do certain people really have a field of influence on electrical equipment? While there are motion detecting light systems designed, for security reasons, to switch on when it senses movement, public street lights are only triggered when daylight reaches a sufficient brightness. That is of course unless they come in contact with these electrically influential individuals.
Working with the Association for the Scientific Study of Anomalous Phenomena (ASSAP), Hilary Evans has been studying this subject since the early 90s. His book, The SLI Effect, profiles several cases of SLI in an ongoing project known as SLIDE (SLI Data Exchange). SLIDE compiles these testimonies and explores various possibilities that could lie behind such a curious phenomenon.
“…History demonstrates that there can be widespread belief in a phenomenon which is nonetheless nothing more than an artifact derived from an erroneous interpretation of witness testimony. However, SLI has a basis in physical reality which is amenable to investigation: street lights are physical objects and the SLI effect, if it exists, must be ultimately a physical process. By its nature, SLI lends itself to methodical observation and controlled testing,” writes Evans.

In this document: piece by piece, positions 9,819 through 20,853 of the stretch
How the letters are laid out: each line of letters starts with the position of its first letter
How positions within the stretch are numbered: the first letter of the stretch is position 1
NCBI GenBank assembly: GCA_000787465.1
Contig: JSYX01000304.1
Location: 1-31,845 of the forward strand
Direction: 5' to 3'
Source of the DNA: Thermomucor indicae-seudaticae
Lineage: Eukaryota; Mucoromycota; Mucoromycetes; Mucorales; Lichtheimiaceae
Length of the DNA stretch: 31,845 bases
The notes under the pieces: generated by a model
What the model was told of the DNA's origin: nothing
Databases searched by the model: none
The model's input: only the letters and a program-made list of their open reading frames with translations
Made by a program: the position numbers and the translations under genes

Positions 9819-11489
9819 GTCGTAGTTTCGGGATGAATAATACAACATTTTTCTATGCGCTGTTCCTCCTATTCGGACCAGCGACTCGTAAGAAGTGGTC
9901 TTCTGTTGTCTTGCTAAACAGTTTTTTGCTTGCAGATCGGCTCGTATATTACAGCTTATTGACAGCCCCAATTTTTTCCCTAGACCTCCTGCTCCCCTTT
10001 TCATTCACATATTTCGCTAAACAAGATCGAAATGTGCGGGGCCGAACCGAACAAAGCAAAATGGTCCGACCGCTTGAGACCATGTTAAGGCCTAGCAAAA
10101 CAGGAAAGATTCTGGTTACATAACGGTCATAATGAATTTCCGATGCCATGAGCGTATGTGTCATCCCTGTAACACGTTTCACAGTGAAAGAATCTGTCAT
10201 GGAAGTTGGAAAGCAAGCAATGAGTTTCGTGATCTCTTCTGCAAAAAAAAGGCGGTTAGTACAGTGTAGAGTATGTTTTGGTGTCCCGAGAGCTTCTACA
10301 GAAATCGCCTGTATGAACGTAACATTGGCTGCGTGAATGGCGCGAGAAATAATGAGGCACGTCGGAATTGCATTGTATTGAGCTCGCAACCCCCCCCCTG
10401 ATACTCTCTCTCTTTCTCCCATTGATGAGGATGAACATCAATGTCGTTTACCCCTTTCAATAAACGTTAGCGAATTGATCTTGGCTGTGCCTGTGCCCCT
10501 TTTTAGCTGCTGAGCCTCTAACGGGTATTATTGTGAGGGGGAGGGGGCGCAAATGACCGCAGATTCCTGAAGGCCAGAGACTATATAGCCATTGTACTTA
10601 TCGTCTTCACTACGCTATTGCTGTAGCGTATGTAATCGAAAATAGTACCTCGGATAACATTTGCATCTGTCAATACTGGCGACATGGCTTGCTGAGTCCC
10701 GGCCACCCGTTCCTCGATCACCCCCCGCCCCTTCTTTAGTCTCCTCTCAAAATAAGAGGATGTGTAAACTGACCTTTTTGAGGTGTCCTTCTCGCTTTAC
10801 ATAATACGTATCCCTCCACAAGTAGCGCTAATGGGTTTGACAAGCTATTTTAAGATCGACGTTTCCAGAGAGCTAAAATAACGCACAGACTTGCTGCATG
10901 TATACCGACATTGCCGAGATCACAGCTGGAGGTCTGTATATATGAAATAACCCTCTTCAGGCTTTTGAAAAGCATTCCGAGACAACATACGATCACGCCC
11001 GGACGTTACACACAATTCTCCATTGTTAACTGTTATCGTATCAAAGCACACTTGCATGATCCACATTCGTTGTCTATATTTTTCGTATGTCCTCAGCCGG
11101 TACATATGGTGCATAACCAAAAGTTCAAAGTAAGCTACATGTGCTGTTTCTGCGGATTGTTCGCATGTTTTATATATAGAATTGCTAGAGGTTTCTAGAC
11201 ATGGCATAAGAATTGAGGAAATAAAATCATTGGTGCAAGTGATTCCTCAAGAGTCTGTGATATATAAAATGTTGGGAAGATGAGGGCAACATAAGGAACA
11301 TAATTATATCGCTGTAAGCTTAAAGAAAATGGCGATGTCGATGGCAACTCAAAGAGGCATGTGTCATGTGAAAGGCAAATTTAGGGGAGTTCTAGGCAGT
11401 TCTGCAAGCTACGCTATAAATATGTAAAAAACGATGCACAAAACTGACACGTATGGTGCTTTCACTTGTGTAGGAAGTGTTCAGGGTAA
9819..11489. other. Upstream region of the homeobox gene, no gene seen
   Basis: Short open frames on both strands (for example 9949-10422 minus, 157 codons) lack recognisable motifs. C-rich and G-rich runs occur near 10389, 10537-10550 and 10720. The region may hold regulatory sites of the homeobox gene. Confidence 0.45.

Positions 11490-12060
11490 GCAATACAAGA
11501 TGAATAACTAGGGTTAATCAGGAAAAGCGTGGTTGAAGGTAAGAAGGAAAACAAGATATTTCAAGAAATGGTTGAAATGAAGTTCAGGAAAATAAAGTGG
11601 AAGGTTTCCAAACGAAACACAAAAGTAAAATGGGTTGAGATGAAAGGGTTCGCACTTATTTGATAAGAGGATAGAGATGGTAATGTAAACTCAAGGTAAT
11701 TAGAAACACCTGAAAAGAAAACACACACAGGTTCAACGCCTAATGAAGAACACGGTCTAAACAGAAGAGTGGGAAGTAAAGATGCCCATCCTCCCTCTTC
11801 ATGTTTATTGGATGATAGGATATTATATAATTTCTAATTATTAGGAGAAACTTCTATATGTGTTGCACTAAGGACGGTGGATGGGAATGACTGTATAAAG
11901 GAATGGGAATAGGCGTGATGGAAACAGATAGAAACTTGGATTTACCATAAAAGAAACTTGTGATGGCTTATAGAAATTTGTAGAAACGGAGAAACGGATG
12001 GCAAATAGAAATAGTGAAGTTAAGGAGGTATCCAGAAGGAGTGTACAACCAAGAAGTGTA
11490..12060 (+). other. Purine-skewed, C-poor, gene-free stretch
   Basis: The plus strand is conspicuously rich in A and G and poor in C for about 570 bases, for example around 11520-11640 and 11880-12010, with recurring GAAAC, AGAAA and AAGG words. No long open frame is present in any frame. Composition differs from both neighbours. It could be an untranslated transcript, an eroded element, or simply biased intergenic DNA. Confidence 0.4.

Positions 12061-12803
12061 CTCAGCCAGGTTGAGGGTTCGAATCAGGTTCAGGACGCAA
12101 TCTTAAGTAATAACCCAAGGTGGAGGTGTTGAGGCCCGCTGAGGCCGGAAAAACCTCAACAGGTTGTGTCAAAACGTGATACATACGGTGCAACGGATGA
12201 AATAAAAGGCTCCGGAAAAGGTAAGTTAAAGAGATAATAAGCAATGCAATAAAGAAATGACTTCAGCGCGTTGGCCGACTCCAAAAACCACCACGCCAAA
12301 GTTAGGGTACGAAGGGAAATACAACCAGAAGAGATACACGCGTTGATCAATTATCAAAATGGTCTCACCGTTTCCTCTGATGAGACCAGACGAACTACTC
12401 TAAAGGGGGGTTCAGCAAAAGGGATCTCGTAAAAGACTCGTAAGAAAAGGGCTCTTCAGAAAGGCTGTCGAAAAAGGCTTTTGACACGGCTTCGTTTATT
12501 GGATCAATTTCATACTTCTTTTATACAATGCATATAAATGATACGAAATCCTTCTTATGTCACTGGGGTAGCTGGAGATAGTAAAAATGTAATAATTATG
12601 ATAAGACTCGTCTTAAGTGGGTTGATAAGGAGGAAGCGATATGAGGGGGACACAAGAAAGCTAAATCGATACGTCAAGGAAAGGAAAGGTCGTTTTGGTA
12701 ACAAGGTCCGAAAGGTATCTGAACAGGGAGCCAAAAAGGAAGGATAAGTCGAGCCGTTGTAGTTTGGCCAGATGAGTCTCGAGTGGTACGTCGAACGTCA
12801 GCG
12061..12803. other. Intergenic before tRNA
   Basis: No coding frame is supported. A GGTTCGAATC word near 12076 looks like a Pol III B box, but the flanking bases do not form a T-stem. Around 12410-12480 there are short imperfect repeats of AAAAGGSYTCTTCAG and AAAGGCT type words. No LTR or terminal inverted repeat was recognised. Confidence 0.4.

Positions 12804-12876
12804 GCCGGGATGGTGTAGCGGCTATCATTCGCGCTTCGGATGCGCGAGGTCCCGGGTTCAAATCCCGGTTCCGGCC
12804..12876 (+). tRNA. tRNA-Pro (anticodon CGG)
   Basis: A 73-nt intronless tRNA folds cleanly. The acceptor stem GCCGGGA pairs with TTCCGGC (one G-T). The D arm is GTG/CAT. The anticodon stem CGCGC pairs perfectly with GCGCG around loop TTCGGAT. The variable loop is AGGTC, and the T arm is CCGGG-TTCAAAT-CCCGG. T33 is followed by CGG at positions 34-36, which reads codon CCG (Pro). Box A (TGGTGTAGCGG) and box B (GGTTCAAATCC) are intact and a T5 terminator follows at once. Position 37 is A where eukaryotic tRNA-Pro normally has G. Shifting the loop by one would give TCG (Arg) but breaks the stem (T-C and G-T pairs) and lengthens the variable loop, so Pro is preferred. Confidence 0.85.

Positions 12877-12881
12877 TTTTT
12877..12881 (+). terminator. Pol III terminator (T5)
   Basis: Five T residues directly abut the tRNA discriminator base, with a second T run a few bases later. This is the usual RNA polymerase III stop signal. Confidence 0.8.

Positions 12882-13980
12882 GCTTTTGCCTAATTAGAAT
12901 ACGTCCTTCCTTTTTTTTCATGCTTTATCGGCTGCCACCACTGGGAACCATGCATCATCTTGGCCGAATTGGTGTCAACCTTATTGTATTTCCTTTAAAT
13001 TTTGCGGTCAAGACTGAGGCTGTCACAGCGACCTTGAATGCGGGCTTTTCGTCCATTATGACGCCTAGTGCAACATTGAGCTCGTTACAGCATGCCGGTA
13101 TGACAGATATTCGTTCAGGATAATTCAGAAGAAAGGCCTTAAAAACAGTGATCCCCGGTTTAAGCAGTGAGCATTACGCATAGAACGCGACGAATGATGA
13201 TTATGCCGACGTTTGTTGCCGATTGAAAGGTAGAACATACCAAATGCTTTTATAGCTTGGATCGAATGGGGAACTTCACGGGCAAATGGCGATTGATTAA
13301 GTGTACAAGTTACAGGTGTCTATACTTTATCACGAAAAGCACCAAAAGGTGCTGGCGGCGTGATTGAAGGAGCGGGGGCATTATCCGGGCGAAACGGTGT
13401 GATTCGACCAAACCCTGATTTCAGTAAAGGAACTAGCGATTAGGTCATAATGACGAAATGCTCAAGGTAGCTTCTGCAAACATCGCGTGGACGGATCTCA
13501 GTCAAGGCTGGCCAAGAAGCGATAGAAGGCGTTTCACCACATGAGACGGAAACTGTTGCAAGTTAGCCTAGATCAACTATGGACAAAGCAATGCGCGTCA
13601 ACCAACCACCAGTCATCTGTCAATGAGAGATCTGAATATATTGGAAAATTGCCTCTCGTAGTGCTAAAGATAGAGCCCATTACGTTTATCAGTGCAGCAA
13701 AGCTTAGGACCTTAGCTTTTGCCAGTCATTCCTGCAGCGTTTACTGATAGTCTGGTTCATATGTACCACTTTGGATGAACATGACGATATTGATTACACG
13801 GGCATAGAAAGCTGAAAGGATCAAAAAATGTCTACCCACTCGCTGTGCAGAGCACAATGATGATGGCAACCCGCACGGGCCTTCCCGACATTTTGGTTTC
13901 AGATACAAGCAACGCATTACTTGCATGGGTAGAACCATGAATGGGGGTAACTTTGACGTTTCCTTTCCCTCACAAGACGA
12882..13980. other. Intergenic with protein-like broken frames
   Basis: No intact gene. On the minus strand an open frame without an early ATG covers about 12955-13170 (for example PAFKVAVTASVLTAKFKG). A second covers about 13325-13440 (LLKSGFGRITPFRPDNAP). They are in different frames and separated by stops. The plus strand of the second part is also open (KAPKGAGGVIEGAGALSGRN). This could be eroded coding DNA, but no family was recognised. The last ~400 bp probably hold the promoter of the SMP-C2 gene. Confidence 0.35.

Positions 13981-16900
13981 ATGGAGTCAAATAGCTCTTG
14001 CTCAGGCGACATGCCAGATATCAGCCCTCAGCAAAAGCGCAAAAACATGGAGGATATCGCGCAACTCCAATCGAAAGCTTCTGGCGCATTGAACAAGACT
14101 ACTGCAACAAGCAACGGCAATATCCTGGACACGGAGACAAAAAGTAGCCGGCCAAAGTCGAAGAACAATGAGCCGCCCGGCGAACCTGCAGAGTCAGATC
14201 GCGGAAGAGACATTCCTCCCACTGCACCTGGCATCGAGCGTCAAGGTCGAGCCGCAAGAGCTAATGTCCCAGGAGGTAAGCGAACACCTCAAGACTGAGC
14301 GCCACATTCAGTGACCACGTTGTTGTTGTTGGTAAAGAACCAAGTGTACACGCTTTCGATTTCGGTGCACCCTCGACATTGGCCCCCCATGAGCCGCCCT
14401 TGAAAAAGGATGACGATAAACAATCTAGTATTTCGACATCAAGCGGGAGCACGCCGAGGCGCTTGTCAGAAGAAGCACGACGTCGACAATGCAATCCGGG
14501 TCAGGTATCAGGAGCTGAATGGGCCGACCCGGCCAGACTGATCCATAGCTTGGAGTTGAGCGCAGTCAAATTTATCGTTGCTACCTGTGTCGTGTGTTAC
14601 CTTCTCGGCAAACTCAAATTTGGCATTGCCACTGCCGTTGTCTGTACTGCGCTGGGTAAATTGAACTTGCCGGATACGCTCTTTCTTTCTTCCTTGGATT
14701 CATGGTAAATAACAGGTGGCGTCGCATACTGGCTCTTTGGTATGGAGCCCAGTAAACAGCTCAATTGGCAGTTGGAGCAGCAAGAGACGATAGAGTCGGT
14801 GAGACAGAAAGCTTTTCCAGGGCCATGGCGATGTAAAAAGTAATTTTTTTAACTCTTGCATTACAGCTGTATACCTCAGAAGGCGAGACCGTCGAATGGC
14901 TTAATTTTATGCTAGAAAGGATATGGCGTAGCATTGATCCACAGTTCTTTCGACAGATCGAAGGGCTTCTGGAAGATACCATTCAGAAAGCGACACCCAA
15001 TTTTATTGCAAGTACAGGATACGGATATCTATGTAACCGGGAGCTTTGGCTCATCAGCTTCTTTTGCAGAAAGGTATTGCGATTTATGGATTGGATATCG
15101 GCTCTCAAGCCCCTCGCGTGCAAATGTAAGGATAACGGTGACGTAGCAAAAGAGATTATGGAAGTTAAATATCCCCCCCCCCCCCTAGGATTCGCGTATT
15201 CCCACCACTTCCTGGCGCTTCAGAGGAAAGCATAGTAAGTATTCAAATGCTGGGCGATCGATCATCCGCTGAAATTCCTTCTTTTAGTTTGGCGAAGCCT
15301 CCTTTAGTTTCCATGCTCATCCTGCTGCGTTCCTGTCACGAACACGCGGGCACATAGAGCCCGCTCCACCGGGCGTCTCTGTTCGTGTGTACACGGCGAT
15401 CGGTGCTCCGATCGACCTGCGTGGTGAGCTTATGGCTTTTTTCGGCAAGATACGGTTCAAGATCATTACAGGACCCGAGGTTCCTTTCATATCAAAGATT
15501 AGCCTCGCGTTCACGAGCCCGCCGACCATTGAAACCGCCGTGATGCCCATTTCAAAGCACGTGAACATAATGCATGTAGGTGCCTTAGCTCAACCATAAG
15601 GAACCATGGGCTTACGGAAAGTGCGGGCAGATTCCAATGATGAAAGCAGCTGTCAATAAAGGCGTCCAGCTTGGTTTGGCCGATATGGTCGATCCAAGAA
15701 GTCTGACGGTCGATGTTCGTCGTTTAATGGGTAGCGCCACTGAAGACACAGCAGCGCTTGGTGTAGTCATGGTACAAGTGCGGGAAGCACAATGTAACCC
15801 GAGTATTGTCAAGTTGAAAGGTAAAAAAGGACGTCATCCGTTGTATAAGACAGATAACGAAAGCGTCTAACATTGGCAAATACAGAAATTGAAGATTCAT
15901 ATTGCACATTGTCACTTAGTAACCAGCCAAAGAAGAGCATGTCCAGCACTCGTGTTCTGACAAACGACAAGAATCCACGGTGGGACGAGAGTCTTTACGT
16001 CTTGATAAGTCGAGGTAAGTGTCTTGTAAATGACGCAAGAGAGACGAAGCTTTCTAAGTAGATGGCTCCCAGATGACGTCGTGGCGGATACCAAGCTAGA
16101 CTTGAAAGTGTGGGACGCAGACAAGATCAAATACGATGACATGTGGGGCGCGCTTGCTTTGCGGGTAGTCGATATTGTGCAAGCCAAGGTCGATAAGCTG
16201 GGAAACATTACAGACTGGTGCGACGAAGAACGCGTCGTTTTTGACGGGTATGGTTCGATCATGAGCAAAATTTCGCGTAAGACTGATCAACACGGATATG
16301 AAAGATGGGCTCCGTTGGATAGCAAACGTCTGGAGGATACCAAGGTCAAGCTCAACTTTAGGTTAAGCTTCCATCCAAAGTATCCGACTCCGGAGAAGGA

Although there are many reports of SLI experiences, the circumstances of each case can vary widely. Some report switching off a single streetlight close by; others say they have influenced a row of streetlights; and a few possess the capacity to randomly affect only certain streetlights, making it difficult to discern a pattern in SLI. People who supposedly experience SLI, known as SLIders, suffer from a lack of validation from doubtful friends and family, until they witness repeated occurrences themselves. With no sufficient explanation for the phenomenon they experience, SLIders are left to imagine their own ideas behind the influence they seem to possess.